“Our futures burn in red horizons
Ashes scattered in winds of change
Casualty numbers are rising
Now it’s time to raise the stakes
We’re meant for something more
Than living just to put food on our plates
I can’t help but wonder
Why should we participate?”
The First Drop, Rise Against
In both By our side or out of our way and A Red Rage #RedInstead I mentioned allies, how I refuse conditional ones and don’t want the ones who I can alienate.
However, this concept goes far beyond just me and deserves its own article, as it’s a concept forced upon all Outcast activists, that we’re all supposed to fight while simultaneously not being offensive in any way, shape, or form. We need to be respectable and act with dignity and are shamed if we don’t. The term in the title is for when our communities internalize this and police ourselves within this norm.
This isn’t just an attitude that is told by allies but also is the narrative our society and the media use. We’re told to accept small gains and not push too hard, told that we’re hurting our cause, and quite often (especially to POC activists) a strawman of MLK is used as a paragon of unobjectionable nonviolence, ignoring his thoughts on capitalism, riots, and the white moderates who are misquoting him.
The level of pressure to be respectable is compounded by racism and sexism, experiences that I have the privilege to not have to handle in my day to day life.
First off, as I mentioned in On wings of fire and broken glass we shall rise: #DisruptJ20, thanks to our capitalist system which values property over people, the only way that the media has ever paid attention to a protest is if some destruction happens, forcing people to break something to make society care about their lost lives, a situation which MLK much more eloquently spoke about in the quote that “a riot is the language of the unheard” comes from (in which he says one of the things unheard is “that large segments of white society are more concerned about tranquility and the status quo than about justice and humanity.” He also called riots and looting understandable. The reason that I’m going on about this is that, as a minority activist himself, I find it bitterly ironic and wrong that a man who repeatedly called out white society and white moderates for creating an environment that makes this sort of violence just and necessary is being used by white moderates to shame the people he fought for.)
But secondly, these causes, autistics fighting for acceptance, black activists fighting against a system that allows cops to kill them with barely any consequences, and any other Outcast fighting to be recognized as equal and deserving to be treated as valid and human, are us fighting fights that shouldn’t have to be fought against grave injustices that are embedded in our society and should be joined by all regardless of how we present ourselves to you or cater to you.
It’s amoral to actually tell people, “Yes, we know your people are being killed and dehumanized, but in order for us to care you need to make us feel good about it.”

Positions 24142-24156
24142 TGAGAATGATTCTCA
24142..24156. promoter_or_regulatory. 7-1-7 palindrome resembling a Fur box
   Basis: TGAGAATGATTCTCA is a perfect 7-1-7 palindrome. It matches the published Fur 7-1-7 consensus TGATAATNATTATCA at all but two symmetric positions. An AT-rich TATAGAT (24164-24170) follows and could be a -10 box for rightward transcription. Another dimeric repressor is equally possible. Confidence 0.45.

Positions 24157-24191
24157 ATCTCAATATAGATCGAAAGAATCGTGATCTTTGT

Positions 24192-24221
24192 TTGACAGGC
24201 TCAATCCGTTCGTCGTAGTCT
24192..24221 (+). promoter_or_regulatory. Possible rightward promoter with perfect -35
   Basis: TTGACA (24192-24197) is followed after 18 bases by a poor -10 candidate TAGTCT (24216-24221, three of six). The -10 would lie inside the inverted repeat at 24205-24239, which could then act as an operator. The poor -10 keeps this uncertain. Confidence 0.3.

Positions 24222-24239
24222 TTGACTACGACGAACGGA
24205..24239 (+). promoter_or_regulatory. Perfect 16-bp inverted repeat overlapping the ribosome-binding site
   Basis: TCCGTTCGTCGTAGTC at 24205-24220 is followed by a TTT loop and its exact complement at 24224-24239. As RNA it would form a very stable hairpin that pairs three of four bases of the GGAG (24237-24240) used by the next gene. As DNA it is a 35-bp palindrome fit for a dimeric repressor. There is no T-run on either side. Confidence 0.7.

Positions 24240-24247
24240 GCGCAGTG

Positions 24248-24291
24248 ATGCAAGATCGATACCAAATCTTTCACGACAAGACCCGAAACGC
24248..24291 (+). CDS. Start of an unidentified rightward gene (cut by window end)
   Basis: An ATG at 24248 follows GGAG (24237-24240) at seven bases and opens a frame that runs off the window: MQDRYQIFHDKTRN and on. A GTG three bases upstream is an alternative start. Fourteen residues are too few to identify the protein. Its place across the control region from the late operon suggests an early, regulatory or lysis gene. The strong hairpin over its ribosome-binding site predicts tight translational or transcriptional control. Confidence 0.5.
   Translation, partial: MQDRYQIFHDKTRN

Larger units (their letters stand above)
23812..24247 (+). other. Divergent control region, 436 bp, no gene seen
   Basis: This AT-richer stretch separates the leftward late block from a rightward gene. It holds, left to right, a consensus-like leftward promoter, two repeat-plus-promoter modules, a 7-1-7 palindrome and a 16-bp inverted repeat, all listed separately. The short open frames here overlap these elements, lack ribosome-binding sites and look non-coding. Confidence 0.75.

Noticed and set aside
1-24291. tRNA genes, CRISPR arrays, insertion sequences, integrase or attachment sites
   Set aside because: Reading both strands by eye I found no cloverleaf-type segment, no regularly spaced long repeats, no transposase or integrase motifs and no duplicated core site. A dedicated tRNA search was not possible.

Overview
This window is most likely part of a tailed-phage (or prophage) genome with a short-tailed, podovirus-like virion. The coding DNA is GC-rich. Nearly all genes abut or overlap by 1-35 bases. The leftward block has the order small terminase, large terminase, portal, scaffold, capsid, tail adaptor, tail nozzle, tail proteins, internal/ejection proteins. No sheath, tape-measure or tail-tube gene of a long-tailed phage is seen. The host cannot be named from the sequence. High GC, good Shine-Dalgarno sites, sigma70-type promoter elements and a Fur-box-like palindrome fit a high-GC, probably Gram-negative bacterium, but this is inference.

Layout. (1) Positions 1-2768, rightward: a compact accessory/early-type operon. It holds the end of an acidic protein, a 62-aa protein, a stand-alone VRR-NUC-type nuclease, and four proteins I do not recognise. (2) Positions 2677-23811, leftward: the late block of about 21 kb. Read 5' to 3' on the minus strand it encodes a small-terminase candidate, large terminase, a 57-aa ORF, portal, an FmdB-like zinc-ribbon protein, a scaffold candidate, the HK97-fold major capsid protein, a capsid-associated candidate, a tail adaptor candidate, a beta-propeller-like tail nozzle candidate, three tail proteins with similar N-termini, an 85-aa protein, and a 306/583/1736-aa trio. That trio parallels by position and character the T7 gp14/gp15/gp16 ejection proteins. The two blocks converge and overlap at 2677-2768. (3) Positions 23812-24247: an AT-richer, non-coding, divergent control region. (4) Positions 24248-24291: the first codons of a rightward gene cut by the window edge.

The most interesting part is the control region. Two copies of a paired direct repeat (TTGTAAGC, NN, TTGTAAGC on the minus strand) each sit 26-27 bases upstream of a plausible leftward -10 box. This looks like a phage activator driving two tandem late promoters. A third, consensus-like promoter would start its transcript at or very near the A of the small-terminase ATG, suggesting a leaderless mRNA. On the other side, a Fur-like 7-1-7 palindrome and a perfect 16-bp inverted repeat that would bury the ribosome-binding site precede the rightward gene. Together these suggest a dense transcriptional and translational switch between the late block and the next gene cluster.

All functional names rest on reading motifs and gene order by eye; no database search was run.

It’s tyrannical to enforce a system that won’t even pretend to give a fuck about our deaths and suffering until we present ourselves in a way that is deemed deserving of respect.
It’s dehumanizing in itself because the people who do this are literally expecting us to value their comfort over our lives, which is telling us that you value our humanity so little that you need us to cater to what makes you feel good in order to recognize that just maybe it’s worth fighting for.
When it comes to us who are fighting to be treated as human, as equal to all, to not be dehumanized or killed or be hated or oppressed for what we are by this unjust society, we should not have to use a certain tone, dress a certain way (this goes for trans people as well, they should not be forced to pass as their gender in order for you to recognize them for who they are), behave in a certain manner, be polite or academic or anything, the fact that we’re your fellow human beings and don’t deserve to be going through this hell should be enough for you to stand by our side.
And, if it isn’t, if you seriously need more than that, if these grave injustices aren’t enough for you to stand by our side against them, that says a lot more about your morality than it says anything about us.
Especially now, in this new regime.
We are being more attacked by this system than ever before, and we need to fight back so much harder. Frankly, Outcast or not this system should be enough for you to stand up and fight back, considering that the threats that this new era bring affect so much more than minorities. But if you aren’t, at least be a decent human being and stand by our side in our fight. I will not fade into respectability and accept all the hells I mentioned in A Red Rage with a smile on my face and a polite tone. We’re fighting back because we don’t have the choice to do otherwise, and you should think that these injustices deserve to be warred against without politeness or respectability of any sort. And if your moral convictions are so weak that you can’t see beyond your own comfort to realize that just maybe you should fight by our side, if you’re content to let oppression happen if we don’t make sure to make you happy in our fight against it, your inaction supports the system that needs to be fought against and you’re choosing the oppressors over us. By our side or out of our way, pick one, don’t claim to support us or be an ally if you can’t stand against injustice without us holding your hand. There is nothing helpful about you if our tone can stop you from caring about whether or not we should be treated like humans. If you are willing to say, “Yes I’ll care about your oppression but only if you’re nice to me,” you have picked your side, and it’s not ours.